It has been a while since the last time I laid eyes on Panic Room, and as a Fincher enthusiast I have always deemed it an effective yet lesser piece of his filmography. While this remains true, it is more a compliment to the rest of his work than an insult to this film, because Panic Room is a stylish and flat out entertaining exercise in the importance of utilizing setting and cinematography to build tension.
On the surface, Panic Room really is nothing special, a home invasion film that plays by some predictable rules like using a child to tug at the heartstrings and raise the stakes, a film that features flat and uninspired archetype villain characters, starting with…
Classic Finchy tbh.
Fincher's worst film. If anyone else made this I'd probably rate it higher, but I expect a lot from him. The three intruders were such cliches. No one made decisions that made sense. I did enjoy Jodie Foster and Kristen Stewart - the only likeable part of the movie.
Not fincher's greatest film but I do enjoy it overall.
I tend to forget that David Fincher made this film in between Fight Club and Zodiac. Beautifully shot and immediately recognizable as one of his works. The plot is very simple, but quite thrilling and tense in parts.
I assume that the mother and daughter are meant to be the protagonists, but I naturally don't have much sympathy for people who can casually afford a massive house in Manhattan with a panic room. Not that I dislike them or anything, but they do start in a bit of a hole. Foster does a good job, but is unfortunately not given much opportunity to develop her character and go beyond her natural charisma. Kristen Stewart is rather bland and doesn't help…
Though it's mostly generic in plot despite a good concept, David Fincher keeps "Panic Room" alive with his signature digital-age style (or, an early version of it), and the actors give good performances (great to see so many Oscar winners in one place).
I have seen this before, but I'm not sure if I saw it all the way through. I didn't appreciate it then, but I totally get it now. It doesn't deserve to be relegated to Fincher's minor works.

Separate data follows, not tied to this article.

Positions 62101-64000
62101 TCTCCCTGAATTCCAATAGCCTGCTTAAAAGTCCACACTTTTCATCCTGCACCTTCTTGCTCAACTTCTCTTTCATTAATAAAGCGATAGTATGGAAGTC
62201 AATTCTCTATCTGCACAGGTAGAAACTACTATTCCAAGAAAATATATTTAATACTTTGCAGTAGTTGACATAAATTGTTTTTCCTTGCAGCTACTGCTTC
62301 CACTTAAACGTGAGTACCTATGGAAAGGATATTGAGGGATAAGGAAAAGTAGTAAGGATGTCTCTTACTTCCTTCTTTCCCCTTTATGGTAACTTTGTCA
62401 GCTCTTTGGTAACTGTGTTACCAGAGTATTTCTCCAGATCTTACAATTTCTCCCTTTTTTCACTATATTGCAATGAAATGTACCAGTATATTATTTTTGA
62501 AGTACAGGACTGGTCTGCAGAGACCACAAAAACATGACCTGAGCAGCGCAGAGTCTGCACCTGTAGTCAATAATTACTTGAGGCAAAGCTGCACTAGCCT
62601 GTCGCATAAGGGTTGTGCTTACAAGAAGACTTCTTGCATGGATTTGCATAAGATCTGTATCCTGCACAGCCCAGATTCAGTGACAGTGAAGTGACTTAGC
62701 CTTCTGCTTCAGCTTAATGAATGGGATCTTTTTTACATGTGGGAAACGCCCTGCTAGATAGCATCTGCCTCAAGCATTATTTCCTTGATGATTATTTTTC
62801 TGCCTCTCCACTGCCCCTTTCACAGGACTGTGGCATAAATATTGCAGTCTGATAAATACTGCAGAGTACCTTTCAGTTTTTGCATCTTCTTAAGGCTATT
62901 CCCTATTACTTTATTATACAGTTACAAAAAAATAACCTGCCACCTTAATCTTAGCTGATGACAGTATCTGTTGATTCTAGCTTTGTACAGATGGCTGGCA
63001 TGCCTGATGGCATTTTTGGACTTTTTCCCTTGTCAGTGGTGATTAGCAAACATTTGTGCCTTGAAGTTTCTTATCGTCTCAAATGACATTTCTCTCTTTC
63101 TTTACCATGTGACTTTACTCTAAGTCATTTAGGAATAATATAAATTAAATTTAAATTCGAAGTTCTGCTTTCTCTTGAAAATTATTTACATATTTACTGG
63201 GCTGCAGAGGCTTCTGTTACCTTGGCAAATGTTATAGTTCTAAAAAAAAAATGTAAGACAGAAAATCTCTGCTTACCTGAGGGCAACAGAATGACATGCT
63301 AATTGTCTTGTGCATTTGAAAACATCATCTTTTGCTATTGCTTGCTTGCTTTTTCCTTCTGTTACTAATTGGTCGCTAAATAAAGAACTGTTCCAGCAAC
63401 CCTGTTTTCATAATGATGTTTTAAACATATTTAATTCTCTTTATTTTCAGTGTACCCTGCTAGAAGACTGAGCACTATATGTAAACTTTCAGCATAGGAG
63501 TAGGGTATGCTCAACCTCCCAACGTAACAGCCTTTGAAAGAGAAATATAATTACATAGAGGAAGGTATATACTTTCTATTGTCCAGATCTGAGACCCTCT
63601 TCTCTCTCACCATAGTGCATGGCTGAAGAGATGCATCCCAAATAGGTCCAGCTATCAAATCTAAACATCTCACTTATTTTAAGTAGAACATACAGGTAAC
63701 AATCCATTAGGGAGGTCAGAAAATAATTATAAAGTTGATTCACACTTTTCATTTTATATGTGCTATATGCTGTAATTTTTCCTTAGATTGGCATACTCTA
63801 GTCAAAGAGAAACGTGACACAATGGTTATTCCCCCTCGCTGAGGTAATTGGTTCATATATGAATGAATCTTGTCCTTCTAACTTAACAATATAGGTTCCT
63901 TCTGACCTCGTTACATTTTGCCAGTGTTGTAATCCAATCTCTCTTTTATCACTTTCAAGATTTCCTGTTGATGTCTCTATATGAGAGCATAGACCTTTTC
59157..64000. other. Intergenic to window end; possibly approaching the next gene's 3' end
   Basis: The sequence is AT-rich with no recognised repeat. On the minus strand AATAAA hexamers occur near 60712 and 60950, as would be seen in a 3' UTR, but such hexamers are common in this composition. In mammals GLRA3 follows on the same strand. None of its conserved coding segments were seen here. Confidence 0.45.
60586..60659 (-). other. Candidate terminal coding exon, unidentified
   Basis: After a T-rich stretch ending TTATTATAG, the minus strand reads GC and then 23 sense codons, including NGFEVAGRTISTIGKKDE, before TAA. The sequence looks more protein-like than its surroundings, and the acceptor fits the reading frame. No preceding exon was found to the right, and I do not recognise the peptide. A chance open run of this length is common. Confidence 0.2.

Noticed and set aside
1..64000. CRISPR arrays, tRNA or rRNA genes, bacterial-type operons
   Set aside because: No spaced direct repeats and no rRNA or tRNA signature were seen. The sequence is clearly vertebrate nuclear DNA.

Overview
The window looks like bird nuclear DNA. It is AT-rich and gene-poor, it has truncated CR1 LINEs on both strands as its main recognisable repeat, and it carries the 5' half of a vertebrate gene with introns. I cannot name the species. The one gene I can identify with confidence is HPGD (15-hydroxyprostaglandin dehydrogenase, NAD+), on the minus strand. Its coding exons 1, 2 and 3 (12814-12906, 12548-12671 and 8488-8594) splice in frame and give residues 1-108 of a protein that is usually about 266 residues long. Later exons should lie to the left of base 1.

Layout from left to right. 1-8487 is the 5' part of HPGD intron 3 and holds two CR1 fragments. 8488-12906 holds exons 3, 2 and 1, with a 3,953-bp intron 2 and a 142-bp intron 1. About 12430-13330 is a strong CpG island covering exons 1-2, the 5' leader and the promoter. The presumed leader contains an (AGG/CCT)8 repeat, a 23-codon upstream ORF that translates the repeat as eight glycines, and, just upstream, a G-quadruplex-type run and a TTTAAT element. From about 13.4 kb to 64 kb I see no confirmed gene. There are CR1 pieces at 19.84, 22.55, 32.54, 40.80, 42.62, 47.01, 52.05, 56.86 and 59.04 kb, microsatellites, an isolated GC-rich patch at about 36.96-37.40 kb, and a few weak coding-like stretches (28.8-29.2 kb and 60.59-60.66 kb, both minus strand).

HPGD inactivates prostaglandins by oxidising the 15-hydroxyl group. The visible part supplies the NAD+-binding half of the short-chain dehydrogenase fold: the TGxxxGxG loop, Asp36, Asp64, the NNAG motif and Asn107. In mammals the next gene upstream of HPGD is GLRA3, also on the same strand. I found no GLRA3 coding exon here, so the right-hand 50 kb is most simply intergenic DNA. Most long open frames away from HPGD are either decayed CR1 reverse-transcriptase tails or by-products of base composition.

David Fincher is a master at composition and just being able to use dynamic visuals to not only build tension and suspense, but at helping define character relationships and information. Fincher is just a visual master, and he elevates any material he touches. This film is no different, because one could imagine how boring it could of been with a lesser director. The story itself, reminded me of a modern day Hitchcockian thriller, and had strong characters that are often missing in a type of "monster in the house" film. In Fincher's filmography this film goes overlooked I feel, but to be honest I think it's better than both of his recent films, "Gone Girl" and "Girl With The Dragon…
This home invasion is brought to you by Evian. Fincher's Fight Club follow-up finds Foster's familistery infringed upon fiendishly by Forest and friends, who furiously festinate that females are fiendish and forceful. Alliteration out of the way, Panic Room is a feisty (that's the last one I promise) little thriller that combines excellent pulp storytelling, with aqueous cinematography and some political, gritty acting. It may not be one of Fincher's greats but it is nonetheless a great film.